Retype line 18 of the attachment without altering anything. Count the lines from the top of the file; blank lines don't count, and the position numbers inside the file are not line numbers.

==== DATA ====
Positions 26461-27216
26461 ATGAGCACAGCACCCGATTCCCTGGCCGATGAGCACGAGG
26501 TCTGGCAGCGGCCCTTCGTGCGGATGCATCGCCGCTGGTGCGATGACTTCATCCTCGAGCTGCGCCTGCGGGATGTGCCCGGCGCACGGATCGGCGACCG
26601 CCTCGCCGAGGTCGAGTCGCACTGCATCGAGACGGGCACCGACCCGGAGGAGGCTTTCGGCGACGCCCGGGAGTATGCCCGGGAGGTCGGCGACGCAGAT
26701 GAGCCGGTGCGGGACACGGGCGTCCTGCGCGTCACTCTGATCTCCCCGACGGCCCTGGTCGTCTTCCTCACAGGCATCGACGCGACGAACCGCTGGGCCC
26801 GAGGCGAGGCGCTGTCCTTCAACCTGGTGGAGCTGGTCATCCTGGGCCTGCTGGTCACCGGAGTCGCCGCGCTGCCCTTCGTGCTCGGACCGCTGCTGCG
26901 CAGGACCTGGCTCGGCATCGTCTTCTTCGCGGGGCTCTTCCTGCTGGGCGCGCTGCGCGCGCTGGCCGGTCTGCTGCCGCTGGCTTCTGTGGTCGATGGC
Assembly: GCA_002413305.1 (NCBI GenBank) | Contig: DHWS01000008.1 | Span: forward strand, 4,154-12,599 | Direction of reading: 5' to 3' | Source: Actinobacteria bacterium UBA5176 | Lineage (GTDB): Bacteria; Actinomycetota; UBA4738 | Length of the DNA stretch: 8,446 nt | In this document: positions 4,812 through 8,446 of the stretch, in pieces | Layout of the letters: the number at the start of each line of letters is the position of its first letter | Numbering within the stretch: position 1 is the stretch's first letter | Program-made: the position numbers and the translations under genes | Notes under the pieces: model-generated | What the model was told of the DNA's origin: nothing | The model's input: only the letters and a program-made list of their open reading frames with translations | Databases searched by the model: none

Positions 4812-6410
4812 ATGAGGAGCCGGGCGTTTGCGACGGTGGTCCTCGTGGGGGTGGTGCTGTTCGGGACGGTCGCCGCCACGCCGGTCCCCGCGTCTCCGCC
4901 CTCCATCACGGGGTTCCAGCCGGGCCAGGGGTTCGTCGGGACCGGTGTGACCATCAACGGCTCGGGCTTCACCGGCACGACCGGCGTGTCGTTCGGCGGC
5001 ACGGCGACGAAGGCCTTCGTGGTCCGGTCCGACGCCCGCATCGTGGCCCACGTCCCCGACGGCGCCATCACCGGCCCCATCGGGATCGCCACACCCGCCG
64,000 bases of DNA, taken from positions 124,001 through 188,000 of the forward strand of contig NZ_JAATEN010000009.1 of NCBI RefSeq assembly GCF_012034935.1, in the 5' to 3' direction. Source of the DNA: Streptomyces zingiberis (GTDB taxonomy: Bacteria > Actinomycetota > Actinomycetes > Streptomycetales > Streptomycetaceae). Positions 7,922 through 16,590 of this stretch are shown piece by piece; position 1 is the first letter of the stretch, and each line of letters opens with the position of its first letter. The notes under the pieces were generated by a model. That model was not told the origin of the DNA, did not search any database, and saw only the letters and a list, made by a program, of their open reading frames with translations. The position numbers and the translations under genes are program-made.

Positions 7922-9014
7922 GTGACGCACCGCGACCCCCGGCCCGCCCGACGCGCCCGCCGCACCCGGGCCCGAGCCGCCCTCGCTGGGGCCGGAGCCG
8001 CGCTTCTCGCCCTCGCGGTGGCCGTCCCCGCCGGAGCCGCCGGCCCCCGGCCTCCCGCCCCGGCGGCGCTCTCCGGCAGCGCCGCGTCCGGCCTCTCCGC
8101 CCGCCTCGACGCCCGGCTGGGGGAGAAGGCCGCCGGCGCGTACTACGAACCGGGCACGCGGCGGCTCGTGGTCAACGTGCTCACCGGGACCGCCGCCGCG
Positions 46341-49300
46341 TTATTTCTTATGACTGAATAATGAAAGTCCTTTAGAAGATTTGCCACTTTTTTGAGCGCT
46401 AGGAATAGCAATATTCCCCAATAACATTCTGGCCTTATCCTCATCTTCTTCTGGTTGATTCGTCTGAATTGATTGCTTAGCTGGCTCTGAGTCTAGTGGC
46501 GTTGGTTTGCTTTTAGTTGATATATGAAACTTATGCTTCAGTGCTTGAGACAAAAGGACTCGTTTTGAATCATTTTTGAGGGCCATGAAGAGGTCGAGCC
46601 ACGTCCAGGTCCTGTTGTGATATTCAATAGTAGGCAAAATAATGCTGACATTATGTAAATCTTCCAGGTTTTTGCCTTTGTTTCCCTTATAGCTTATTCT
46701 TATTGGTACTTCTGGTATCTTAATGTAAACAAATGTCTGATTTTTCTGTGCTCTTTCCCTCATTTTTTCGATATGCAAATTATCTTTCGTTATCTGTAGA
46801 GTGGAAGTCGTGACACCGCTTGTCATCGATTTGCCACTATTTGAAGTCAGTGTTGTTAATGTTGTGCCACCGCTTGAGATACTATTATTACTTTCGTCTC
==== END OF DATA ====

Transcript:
Positions 46341-49300